Posts Tagged ‘adoption reunions’

August 2018 visit

Saturday, September 1st, 2018


In August, we met with Olivia’s birth family in Panajachel. As usual, we began our visit with prayers in the Catholic church. Olivia’s mother brings candles and blesses each of us. This year, she said special prayers for my father, who had died in July.
(I post photos of my children’s families “from the back” to protect their privacy.)


An adoptive mom who is adopted reviews Mamalita and writes about searching

Saturday, October 22nd, 2011

I encounter many people involved in adoption, but rarely do I meet an adoptive mother who is herself adopted. Meika Rouda writes from that unique perspective. Her review of Mamalita appeared this week on Here’s a short excerpt:

I usually don’t relate to adoption books because the narrators come off as whiny or like victims or the point of view is from some doctor or professor who studies adoption but has no first-hand experience. I rarely find someone I am rooting for. But I am happy to say Jessica’s book is of a different breed. The book is moving and smart and reads more like a thriller than a memoir.

Meika loved the book, and I’m grateful for the review. But I’m also posting the link because I enjoy Meika’s incredibly engaging writing style, and think you will, too.

Scroll through all of Meika’s postings for insight into her experience as an adoptive mom and adoptee. My favorite is dated May 31, 2011, where she discusses finding her birth mother through Google. As Meika writes, the process of searching for birth family has become simple, but the emotional impact of reunion remains.

I found my birthmom on Google the other day. It was not the first time I had Googled her but it was the first time anything came up. It was her wedding announcement published in a Pittsburgh paper 35 years ago, a few years after I had been born and given up for adoption.

The more I looked the more I discovered, including the names of her four children – my half siblings. So I Googled them and found their profiles on Facebook, their smiling faces posing with friends, their eyes the same as mine. I realized I could “friend” them and wondered what it would feel like to get an invitation from someone you don’t know but who looks like you. I was pretty sure I was a secret to them.


I had just exposed the majority of her life in one 10-minute Google binge. It was the first time in my life that she became a very real person with a job, a family, a home –and not some romantic character whose narrative I had composed in my mind. She became someone I could know.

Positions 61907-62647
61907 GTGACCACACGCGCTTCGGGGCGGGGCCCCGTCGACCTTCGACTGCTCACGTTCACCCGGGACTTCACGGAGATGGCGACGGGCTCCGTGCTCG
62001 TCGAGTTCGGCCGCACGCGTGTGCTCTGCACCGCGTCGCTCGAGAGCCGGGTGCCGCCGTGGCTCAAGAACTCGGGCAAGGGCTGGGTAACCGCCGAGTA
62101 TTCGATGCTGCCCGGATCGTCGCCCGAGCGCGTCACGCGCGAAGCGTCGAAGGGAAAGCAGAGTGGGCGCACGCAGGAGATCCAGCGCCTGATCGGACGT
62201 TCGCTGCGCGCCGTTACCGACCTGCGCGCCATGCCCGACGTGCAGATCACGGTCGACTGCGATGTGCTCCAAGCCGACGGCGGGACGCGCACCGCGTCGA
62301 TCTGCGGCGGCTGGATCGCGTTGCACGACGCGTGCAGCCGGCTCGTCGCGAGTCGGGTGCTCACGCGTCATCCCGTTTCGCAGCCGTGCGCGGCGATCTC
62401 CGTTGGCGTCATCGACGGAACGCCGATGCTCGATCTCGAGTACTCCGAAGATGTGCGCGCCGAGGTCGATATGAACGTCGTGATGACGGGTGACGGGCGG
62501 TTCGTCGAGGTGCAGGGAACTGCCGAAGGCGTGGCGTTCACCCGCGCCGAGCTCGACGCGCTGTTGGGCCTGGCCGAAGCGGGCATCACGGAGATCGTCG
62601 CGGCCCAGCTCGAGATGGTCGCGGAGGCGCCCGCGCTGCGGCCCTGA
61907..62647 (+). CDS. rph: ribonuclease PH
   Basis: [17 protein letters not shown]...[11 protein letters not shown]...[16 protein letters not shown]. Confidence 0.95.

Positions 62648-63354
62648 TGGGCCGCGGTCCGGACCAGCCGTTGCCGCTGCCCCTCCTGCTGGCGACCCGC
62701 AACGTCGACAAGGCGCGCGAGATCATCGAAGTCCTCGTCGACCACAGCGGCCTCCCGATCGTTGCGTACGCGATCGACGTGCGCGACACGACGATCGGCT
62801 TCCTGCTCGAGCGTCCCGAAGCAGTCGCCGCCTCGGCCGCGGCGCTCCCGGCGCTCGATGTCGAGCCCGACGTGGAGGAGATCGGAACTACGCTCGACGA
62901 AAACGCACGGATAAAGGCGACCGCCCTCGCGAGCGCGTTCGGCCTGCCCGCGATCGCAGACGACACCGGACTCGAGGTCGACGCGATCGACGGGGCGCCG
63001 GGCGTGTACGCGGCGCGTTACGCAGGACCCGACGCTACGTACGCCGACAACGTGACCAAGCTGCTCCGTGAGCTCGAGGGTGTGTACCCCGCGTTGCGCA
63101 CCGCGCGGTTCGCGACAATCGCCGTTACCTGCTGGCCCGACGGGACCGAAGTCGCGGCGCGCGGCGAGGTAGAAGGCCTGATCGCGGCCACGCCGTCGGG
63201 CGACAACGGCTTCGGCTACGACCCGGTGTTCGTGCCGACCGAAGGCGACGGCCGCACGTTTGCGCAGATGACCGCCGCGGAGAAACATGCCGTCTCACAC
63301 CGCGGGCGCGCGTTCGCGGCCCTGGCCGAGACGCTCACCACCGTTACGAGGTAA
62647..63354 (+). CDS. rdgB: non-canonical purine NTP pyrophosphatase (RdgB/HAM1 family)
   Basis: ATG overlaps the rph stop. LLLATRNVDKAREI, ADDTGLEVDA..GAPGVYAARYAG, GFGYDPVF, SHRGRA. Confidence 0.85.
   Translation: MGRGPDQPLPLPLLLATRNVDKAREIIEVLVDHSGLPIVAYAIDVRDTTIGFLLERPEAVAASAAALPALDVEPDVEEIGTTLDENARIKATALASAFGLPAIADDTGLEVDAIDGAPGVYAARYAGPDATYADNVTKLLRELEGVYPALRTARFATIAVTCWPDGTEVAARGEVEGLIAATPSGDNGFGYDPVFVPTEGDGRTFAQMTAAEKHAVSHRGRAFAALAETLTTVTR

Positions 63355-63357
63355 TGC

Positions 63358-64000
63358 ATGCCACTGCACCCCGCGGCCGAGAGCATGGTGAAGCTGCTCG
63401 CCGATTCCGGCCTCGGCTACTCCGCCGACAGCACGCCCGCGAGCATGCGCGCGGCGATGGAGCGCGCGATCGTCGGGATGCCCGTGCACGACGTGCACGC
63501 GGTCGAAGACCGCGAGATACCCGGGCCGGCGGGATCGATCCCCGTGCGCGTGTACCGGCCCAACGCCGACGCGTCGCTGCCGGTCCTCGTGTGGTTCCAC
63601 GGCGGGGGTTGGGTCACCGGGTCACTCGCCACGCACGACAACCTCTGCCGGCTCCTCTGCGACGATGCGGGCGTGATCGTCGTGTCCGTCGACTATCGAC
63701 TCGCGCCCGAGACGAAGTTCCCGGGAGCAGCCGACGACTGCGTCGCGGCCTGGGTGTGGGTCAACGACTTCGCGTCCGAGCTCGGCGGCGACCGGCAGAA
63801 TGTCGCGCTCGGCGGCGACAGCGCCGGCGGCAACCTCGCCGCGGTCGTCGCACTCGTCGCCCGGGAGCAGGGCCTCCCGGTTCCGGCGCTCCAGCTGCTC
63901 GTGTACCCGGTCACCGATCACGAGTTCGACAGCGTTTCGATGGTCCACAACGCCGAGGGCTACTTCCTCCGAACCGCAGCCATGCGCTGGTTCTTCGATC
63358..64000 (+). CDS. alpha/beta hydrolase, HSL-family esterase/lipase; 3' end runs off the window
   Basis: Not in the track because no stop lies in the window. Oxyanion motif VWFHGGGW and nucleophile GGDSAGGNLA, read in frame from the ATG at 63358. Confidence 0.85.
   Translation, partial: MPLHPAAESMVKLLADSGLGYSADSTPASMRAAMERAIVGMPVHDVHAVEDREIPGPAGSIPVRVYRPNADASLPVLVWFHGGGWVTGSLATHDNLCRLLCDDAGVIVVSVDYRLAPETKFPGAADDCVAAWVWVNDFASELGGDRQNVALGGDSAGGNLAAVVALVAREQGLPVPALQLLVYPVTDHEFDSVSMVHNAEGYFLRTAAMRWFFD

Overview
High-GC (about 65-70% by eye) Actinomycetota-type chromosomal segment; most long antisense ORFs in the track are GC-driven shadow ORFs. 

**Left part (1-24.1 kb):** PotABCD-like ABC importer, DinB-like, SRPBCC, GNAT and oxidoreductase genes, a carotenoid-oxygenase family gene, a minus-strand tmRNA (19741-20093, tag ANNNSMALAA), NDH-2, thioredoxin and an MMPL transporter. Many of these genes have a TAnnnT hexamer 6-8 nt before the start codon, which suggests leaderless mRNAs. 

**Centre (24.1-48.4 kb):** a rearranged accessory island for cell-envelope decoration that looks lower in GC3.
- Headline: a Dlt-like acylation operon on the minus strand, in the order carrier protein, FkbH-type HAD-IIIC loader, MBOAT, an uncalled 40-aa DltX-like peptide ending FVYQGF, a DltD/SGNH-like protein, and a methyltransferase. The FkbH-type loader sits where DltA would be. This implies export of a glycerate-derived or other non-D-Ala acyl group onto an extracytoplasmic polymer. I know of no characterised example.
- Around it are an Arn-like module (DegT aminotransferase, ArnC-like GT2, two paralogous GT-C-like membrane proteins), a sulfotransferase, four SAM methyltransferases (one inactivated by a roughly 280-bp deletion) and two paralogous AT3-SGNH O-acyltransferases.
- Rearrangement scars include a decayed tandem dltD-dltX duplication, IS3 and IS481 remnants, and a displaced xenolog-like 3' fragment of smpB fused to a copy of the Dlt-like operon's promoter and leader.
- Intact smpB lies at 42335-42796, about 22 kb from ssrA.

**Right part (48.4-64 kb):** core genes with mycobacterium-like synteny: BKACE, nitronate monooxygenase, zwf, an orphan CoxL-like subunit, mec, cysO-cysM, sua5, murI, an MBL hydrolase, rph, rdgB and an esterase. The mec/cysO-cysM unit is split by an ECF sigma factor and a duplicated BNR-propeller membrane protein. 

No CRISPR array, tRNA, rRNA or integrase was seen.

Read the entire post to discover Meika’s response to her discovery. It may surprise you.



Monday, August 16th, 2010

Other adoptive parents and I talk a lot about all the reasons why a trip back to Guatemala benefits our children. But as I visit places in-country with my friend and fellow adoptive mom, Kallie, I see how much other people benefit as well.

Us, as adoptive parents, for one. Nothing allows someone to process an experience like going back to where it happened. Our children’s caregivers, for another. To see that the babies they cared for and loved have grown up to become healthy, happy children is a powerful and moving experience for each of them.

One of the first things Kallie did with Maya when they arrived in Antigua was visit the hogar where Maya lived as an infant. Like the Guatemala City hotel lobby is for me, the hogar playroom is for Kallie: the first place she held her daughter in her arms. That specific location is a place no mother, or father, is ever likely to forget.

When Olivia and I lived in Antigua, we had a wonderful ninera, or babysitter, who took care of Olivia when I went into the capital to investigate our adoption. After we left, Yoli moved on to take care of Maya during the hours when Kallie worked. Yoli and her kids were like family. They have never forgotten us or our children.

A few days ago, we experienced a marvelous reunion with Yoli and her children, who, six years ago, were around the age Olivia is now. Kallie and I hardly recognized them: One of Yoli’s daughters is married with children, studying to become a chef. Another hopes to become a teacher.  Her son, our girls’ playmate, plans to become an architect. (He is the handsome boy in the photos above and below, now the handsome young man.)

Yoli’s eldest daughter, engaged to be married, brought along nail polish. As we drank coffee and ate cake, she gave manicures to the little girls and to Kallie and me (rainbow with flowers and gold sparkles, respectively).  

Before we said goodbye to our old friends and ended our memorable reunion, Yoli showed us the photos she still carries with her everywhere: pictures of our babies.